A teacher's game no longer


Gijs Krijnen is a lecturer of Electrical Engineering at the Faculty of Electrical Engineering, Mathematics and Computer Science. For the last eight years or so, he has also taught Advanced Technology classes. Within the Advanced Technology programme, he also serves as coordinator of the first module: Man-Machine.
Interactive working methods characterize this first Advanced Technology module, which require the students to dive in, both within and outside the confines of the project. As module coordinator, Gijs has met with his colleagues to investigate how to implement Problem-Based Learning (PBL).


Problem-Based Learning
The Engineering section of the module involves giving the students problem scenarios twice a week for which they need to find a solution. The students, divided into small groups, are given two days to find and present a solution. The real fun starts when groups find different ways of solving the problem. "It is about getting the students to discuss the matter with each other and to understand it as a result." Gijs notes that the teacher only rarely stands in front of the group during a Problem-Based Learning session. "The students are given more room and responsibility, which I believe is exactly what we want."

This working method has the students spend quite a bit of time on their assignment and the subject matter, Gijs says. On the one hand, this is a very positive development: the students truly spend their time studying. On the other hand, this may result in them disregarding the other sections of the module. The teacher really has to watch out for this.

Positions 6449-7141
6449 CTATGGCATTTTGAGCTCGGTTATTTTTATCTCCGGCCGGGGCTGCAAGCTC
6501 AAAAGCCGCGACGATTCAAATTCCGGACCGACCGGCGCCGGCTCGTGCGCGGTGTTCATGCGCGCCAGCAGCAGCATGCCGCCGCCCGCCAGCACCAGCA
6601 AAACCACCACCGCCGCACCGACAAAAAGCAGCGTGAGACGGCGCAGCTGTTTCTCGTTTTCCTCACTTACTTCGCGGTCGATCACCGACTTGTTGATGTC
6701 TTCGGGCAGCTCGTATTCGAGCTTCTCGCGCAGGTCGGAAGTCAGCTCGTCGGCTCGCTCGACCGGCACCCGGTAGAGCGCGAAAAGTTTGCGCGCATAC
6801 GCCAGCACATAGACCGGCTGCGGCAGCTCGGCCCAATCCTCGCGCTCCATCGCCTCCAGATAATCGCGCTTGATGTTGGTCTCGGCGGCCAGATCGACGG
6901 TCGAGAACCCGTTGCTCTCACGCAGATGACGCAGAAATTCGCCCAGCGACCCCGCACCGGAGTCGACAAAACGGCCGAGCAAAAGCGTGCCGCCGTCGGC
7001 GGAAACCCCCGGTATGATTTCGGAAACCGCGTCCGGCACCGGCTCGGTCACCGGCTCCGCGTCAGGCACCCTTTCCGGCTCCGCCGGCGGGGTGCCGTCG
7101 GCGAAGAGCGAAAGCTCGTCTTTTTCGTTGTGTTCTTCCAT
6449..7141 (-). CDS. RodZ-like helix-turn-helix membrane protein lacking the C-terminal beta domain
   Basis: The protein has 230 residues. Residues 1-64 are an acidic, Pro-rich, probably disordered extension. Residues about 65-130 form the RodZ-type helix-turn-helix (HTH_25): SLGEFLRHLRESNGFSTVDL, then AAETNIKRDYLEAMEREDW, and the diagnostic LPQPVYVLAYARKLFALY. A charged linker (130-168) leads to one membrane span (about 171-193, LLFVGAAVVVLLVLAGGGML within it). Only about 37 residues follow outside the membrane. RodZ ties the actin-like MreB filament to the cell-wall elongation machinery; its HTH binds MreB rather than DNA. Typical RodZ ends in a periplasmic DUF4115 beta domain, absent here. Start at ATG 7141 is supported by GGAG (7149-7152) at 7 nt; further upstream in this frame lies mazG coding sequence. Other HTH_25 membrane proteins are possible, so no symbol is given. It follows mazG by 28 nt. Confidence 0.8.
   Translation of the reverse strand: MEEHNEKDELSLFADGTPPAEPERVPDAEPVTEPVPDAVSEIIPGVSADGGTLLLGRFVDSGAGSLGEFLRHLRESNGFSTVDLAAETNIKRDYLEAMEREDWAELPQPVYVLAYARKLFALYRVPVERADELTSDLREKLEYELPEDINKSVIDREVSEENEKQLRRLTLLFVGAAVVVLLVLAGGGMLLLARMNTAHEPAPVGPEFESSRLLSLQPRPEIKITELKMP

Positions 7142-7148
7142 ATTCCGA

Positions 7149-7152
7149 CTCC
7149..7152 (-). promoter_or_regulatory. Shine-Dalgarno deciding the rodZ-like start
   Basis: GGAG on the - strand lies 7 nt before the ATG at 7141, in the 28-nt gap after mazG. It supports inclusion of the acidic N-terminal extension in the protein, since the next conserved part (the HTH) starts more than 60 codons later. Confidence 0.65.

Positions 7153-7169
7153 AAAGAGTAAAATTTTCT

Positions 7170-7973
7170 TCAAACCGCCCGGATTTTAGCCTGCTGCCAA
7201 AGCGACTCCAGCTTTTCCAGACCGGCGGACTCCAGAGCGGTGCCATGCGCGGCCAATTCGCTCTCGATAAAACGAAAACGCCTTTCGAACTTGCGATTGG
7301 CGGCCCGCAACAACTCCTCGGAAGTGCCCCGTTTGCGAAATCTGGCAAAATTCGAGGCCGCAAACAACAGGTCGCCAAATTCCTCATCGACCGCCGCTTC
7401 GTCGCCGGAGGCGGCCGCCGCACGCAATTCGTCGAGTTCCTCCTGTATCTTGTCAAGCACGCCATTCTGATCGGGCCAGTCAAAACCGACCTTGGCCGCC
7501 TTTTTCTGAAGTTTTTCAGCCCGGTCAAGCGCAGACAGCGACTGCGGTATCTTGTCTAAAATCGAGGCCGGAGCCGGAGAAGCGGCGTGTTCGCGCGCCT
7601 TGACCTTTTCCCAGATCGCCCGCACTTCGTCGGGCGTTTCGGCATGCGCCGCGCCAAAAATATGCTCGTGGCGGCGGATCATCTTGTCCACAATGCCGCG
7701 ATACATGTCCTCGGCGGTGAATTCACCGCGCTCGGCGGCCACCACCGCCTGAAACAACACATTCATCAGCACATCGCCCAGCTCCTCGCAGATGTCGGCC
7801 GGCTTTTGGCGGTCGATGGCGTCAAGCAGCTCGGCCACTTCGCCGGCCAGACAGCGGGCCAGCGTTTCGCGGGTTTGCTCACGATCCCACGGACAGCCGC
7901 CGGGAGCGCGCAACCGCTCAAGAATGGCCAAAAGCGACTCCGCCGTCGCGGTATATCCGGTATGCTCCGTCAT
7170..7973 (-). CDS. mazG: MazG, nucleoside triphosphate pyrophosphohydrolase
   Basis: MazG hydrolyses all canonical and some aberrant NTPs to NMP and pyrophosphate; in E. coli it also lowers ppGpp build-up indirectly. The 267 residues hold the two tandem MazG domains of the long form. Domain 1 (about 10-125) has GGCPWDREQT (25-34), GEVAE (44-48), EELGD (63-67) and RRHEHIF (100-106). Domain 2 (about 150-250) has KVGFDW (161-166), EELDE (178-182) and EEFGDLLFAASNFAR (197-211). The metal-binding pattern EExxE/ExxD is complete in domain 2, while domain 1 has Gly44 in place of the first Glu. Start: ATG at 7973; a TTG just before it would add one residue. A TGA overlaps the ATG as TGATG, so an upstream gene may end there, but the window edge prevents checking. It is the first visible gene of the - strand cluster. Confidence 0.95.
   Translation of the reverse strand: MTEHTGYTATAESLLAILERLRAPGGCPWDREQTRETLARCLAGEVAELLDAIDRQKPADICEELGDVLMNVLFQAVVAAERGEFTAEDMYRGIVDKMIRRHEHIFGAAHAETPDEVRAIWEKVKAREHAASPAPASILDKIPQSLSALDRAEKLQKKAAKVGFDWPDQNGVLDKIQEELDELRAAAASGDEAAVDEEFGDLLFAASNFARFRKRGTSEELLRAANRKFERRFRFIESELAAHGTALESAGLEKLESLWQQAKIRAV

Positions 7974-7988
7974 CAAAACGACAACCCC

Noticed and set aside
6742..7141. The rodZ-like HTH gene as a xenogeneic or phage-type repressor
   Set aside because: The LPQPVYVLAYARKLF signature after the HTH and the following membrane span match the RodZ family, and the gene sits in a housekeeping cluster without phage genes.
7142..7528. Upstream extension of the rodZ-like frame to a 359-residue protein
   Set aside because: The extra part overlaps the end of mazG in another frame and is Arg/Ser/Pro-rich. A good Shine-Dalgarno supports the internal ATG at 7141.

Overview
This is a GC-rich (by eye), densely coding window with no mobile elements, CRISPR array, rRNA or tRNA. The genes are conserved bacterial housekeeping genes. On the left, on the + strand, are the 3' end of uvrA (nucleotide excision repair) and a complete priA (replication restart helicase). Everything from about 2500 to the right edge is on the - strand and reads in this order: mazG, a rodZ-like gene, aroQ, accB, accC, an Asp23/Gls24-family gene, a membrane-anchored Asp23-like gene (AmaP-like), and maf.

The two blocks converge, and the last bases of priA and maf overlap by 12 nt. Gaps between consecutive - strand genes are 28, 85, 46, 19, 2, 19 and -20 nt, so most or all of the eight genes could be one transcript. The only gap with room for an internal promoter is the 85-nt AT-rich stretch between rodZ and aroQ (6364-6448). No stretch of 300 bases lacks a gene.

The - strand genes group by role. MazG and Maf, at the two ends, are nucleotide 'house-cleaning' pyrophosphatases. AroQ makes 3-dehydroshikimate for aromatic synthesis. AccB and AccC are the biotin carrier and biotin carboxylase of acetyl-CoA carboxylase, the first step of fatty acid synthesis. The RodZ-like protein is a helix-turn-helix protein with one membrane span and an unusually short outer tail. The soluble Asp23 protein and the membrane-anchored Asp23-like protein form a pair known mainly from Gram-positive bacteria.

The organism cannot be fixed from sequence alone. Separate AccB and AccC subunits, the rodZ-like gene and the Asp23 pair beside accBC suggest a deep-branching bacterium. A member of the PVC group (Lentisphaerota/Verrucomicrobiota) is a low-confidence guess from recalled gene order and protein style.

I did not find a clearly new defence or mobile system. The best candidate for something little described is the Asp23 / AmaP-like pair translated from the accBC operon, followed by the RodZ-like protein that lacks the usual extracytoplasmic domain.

Quiz meetings
Gijs also mentions the existence of a 'quiz meeting'. During these meetings, the students are presented with short assignments they need to complete in about three minutes. They may then vote with which of the answers provided they agree. Again, this results in the students discussing the various answers with each other, having to explain why they vote for a particular answer. This is peer instruction at work!

The module contains a project intended to have the students apply their existing knowledge as well asto gain new knowledge. "We wanted a project that is more than just illustrative. This project contains quite a few open questions that the students can already work on prior to discussing the relevant subject matter in class." Therefore, the students have to find the sources they need to tackle the problem themselves. To Gijs, the most exciting part is that the project involves much freedom: students choose the subject of and approach to the project themselves. It has presented him with a nagging question though: "How much should a teacher guide and interfere?" In the end, this 'open' sort of project was opted for, because "you do want the students to be excited about the work and make use of their own understanding and interest." Each of the groups has its own student teacher assistant, who acts like a tutor. The assistant encourages the group to perform to the best of their abilities, regarding the process as well as the subject matter.

Integration between module sections
Gijs points out that it is impossible for students to finish their project without having a proper understanding of the other module sections. To a certain extent, all the sections are integrated into the project. He would think it a shame if the module just became a package of old courses. "Try and make something fun out of this module and take the project very seriously." Gijs is aware that redesigning your way of teaching takes much time as he has personally experienced this burden. Yet he can also say with certainty that it offers many new possibilities. "It allows you to take a fresh look at the way you teach your class."